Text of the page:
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LINCOLN — A longtime Nebraska legislative tradition — a satirical show targeting lawmakers at the end of the session — is being criticized by some conservatives as tasteless and too kind to liberals.
One video, in particular, at the Sine Die Show came under fire for how it portrayed the wife of State Sen. Charlie Janssen of Fremont, a Republican who is running for governor.
The video, provided to The World-Herald, is in the form of a campaign ad for Janssen in which legislative aides and lobbyists portray him, his wife and others dancing Gangnam Style throughout the State Capitol.
Janssen's wife is shown in a miniskirt and with a wild shock of blond hair. In real life, Janssen proposed to his wife, Ellen, on the floor of the Legislature, but in the video they are depicted dancing and kissing at that spot.
Jordan McGrain, a campaign staffer for Janssen, said the video was “very untasteful” and juvenile.
It was a “completely unacceptable” portrayal of the candidate's wife, who is a partner in running her family's construction business.
“If any of (Janssen's) staff were responsible for something like that, that targeted a colleague's family member, they would be terminated,” McGrain said.
Sens. Scott Lautenbaugh of Omaha and Jim Smith of Papillion said the video may have crossed the line in satirizing a family member and not sticking to elected officials.
Lautenbaugh, who also is shown in the video, said he was more offended by who portrayed him than how.
“I did lose 40 pounds over the session,” he said. “It would have been nice if they could have found a thinner actor to portray me.”
A lobbyist who lines up donations to rent a hall for the Sine Die party said the flap was overblown and a case of someone taking it too seriously.
“It's political satire,” said Korby Gilbertson. “If someone's feelings are hurt, it's unfortunate. I don't think it's intended. I think they do a fair job of going after anyone who gives them material.”
Some critics of the June 5 show also say that legislative aides who put it together used taxpayer hours to do it, a claim rejected by some senators.
Sen. Greg Adams of York, speaker of the Legislature, said he was confident that aides did it on their own time.
He said the show is a “roast” in which staffers poke fun at lawmakers, who should expect to “take a shot.”
“There hasn't been a year that I didn't wince at the way some issues or people were portrayed,” he said. “But my guess is the staffers who put this together will get a good strong sense that people were unhappy and make adjustments.”
The Sine Die Show and party started in 1978 at a Lincoln bar, a way for staffers and lawmakers to blow off steam and have fun. It's held after the Legislature adjourns “sine die.”
The show is similar to the Omaha Press Club and Lincoln Gridiron shows, featuring a series of satirical skits and songs written by volunteers.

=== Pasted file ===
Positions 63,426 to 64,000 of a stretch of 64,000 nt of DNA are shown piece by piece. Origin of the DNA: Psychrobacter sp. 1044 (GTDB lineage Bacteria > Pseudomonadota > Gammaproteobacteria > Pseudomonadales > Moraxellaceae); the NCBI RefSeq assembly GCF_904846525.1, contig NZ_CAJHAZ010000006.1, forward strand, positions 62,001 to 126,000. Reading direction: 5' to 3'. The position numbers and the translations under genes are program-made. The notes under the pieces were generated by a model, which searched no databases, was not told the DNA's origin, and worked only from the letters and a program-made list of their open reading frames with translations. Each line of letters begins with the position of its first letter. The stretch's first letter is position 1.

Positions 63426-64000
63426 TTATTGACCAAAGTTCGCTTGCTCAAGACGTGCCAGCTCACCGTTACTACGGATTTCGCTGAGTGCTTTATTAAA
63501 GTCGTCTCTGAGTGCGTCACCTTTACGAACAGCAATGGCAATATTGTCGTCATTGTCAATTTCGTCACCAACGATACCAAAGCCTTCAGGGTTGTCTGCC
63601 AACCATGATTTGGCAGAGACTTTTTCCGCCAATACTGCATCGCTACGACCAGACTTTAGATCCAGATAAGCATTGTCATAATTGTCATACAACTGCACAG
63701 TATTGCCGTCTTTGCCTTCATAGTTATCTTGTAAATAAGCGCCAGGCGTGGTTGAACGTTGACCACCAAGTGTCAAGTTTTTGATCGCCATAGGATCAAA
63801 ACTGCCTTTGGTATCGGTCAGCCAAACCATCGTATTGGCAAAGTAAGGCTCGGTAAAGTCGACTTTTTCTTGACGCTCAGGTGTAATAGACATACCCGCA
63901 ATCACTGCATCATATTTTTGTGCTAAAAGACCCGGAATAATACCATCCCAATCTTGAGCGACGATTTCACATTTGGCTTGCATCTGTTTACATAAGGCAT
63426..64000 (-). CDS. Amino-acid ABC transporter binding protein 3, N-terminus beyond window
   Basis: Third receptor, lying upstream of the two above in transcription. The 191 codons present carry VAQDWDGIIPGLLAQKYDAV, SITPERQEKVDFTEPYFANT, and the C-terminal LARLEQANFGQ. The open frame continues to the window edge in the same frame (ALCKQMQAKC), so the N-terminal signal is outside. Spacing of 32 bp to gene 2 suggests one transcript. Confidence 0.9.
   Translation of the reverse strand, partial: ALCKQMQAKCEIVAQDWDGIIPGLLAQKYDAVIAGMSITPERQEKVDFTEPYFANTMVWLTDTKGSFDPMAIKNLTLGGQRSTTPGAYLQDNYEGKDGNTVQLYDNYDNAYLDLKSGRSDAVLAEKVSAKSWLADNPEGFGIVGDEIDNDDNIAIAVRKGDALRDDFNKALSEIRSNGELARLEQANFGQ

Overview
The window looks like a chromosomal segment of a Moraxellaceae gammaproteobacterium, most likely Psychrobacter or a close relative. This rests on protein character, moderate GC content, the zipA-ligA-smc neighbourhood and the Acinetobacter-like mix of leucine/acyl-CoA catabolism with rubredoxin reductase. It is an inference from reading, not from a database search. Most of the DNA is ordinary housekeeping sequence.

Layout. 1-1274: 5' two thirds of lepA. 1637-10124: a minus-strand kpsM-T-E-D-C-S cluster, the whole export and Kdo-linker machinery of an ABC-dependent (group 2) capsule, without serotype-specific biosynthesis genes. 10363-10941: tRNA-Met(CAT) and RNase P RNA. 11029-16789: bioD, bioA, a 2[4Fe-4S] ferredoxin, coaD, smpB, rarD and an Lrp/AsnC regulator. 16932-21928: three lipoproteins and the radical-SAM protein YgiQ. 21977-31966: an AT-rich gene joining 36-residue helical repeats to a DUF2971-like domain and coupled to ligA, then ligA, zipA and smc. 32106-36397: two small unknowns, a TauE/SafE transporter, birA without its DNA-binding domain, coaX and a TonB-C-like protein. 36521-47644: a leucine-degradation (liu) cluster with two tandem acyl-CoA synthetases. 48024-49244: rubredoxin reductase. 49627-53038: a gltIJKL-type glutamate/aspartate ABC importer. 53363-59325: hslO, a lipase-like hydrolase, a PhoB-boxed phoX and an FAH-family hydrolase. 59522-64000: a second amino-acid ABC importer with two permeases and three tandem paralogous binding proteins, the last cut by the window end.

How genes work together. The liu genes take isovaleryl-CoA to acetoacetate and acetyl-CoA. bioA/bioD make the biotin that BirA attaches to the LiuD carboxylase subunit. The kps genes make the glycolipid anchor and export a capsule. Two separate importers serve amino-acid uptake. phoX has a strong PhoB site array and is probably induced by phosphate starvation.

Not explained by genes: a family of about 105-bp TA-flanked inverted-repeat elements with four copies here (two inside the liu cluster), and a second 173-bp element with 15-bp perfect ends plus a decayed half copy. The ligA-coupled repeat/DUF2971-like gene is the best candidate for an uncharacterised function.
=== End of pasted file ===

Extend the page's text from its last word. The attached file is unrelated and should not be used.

Unlike those shows, it is not a public event designed to raise money. A group of lobbyists pony up the rent for a hall, this year at Pla-Mor Ballroom.
An informal group of legislative aides writes and coordinates the skits.
This year's show sparked an angry blog post Wednesday at the “Objective Conservative” website, as well as complaints from Doug Kagan of the Omaha-based Nebraska Taxpayers for Freedom and McGrain, the campaign staffer for Janssen.
The website post was written by Jeremy Jensen, a former campaign staffer for Janssen.
Jensen left the campaign in March after posting a sexually vulgar comment about a female lawmaker on his Facebook page.
Jensen and Kagan claimed that staff time was used to put together the show and that it was especially harsh on conservative senators while liberals mostly got a free pass.
Adams, the speaker, said that he senses the show targets “personalities” rather than parties and that if a lawmaker does something to draw attention he might be the subject of satire in the show.
Adams, for instance, was featured on the cover of the Sine Die Show program as the “Soup Nazi,” a character from the old Seinfeld television show. That was a poke at Adams' admonition several times that senators would have to work through suppertime, without eating, to complete the day's work.
Lautenbaugh and Smith said they don't believe legislative staffers used work hours to produce the show, but they may have lampooned conservatives a bit more this year.
Sen. Steve Lathrop of Omaha, whose staff is involved in writing the show, said those who work on the show do so at night or on lunch hours.
Lathrop, a Democrat considering a run for governor, noted that the past three hosts of the Sine Die Show have been Republicans lawmakers — Mark Christensen of Imperial, Pete Pirsch of Omaha and Abbie Cornett of Bellevue.
McGrain, the Janssen aide, also objected to posting online a video from a supposedly private event.
No one was taking credit Wednesday for producing the video, which featured about a dozen lobbyists and legislative aides.
The Janssen video and another one were posted Tuesday night on YouTube, then removed Wednesday morning.
Smith, the Papillion senator, said he was upset that “Objective Conservative'' accused his legislative aides of being “liberal,” including one who portrayed Janssen in the video.
Smith said he doesn't hire his staff based on political persuasion but on skill, loyalty and hard work.
He said the Sine Die Show tradition shouldn't end due to the complaints, though writers could be more considerate when tossing barbs.
“Is there a conspiracy out there — I don't buy that,” he said. “Was there adolescent behavior? Yes.”
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The Sine Die Show skit portraying Charlie Janssen and his wife, Ellen.